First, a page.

TCE Study of IBM Employees to Proceed
A representative from the Centers for Disease Control and Prevention (CDC) reassured U.S. Rep. Maurice Hinchey (D-N.Y.) on May 27 that a study to examine trichloroethylene exposure and cancer rates among 28,000 IBC employees who worked at the Endicott since 1964 will proceed as planned.
An update report had expressed concerns over the National Institute for Occupational Safety and Health study funding, but the representative told Hinchey it was misleading.
"I am very pleased that the NIOSH study is continuing to move forward as expected and that funding for it is not in jeopardy," Hinchey said. "This study will provide us with valuable statistics about the threat that TCE exposure and contamination has on our local communities. It is critical to our efforts to ensure that the public is protected from the chemical and that polluters are held accountable for its misuse."
The study, estimated to cost $3.1 million, is being funded from the existing NIOSH budget.
According to Hinchey, the CDC sent him an e-mail, which said: "CDC has begun the study -- with protocol development and external peer review - and will continue with data collection and analysis for the next two years. CDC is spending approximately $400,000 with FY 08 funds. CDC will spend what is required next year to fund the data collection and analysis part of the study."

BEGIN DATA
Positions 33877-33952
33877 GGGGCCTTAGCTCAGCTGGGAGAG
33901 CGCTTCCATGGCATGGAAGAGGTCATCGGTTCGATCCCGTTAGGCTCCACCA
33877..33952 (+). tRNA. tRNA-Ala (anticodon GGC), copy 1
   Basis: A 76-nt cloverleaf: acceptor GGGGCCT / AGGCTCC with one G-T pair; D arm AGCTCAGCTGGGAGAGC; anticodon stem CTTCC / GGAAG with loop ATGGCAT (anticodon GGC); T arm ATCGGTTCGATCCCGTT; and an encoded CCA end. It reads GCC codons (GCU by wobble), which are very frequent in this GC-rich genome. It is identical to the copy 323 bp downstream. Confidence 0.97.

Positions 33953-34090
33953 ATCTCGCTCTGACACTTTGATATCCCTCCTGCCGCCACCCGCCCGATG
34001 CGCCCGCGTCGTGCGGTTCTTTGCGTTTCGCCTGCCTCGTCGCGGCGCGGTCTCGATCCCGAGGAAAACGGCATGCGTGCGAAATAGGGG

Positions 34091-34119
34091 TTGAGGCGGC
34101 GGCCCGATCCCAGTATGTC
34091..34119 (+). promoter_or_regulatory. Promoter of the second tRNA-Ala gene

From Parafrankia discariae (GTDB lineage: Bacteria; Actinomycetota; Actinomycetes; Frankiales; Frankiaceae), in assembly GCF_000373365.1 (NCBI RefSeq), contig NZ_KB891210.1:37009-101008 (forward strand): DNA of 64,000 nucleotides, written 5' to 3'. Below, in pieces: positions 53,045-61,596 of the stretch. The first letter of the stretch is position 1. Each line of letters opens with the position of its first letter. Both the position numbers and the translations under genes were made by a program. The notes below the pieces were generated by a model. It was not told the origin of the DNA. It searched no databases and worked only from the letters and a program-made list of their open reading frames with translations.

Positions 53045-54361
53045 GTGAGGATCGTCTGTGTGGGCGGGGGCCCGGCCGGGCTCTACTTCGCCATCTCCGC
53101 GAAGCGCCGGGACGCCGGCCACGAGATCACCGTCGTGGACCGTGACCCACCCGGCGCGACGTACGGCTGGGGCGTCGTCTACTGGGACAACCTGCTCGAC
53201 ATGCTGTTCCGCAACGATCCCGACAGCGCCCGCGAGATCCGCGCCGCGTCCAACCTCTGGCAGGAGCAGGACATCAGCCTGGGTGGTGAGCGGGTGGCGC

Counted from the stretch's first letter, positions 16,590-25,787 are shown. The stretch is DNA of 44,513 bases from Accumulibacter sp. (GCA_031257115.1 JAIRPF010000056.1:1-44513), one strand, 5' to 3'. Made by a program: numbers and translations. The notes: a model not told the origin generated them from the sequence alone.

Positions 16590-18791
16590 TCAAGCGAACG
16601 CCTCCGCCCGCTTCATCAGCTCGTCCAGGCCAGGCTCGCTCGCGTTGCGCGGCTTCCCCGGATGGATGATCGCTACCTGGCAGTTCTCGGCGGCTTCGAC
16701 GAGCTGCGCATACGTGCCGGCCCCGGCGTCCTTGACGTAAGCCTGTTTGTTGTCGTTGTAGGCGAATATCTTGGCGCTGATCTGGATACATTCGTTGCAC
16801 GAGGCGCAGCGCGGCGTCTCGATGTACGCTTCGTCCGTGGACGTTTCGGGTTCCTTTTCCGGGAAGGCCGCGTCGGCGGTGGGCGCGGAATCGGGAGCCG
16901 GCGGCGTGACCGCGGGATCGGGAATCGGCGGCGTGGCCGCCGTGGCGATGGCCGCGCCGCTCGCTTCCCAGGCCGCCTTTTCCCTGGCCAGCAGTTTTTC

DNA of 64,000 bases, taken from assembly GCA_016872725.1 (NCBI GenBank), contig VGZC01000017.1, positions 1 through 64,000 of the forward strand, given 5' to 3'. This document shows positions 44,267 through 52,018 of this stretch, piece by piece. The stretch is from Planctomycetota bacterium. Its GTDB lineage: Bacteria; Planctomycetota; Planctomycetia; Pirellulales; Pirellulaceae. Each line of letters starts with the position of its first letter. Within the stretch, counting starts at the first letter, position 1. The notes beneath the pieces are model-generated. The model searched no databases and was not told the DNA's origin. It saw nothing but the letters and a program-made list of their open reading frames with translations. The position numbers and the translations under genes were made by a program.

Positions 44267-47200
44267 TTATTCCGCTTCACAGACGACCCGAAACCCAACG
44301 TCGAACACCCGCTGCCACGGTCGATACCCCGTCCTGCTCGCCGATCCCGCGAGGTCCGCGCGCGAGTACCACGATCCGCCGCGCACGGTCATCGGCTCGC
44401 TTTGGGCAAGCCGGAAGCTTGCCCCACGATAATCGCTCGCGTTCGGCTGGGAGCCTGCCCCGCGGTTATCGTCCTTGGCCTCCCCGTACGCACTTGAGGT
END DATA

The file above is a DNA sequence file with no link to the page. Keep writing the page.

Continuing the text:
TCE has made its way into 400 to500 homes in Hinchey's congressional district as a result of vapor intrusion. Six years ago, the U.S. Environmental Protection Agency conducted a Health Risk Assessment, endorsed by its Science Advisory Board that determined TCE to be 5 to 65 times more toxic than originally thought. The New York State Department of Health and ATSDR have released results from a series of health statistics review studies of residents exposed to TCE that reveal increased rates of certain types of cancers, specifically kidney and testicular cancers, and congenital heart defects for people and infants living in the area of the Endicott TCE spill.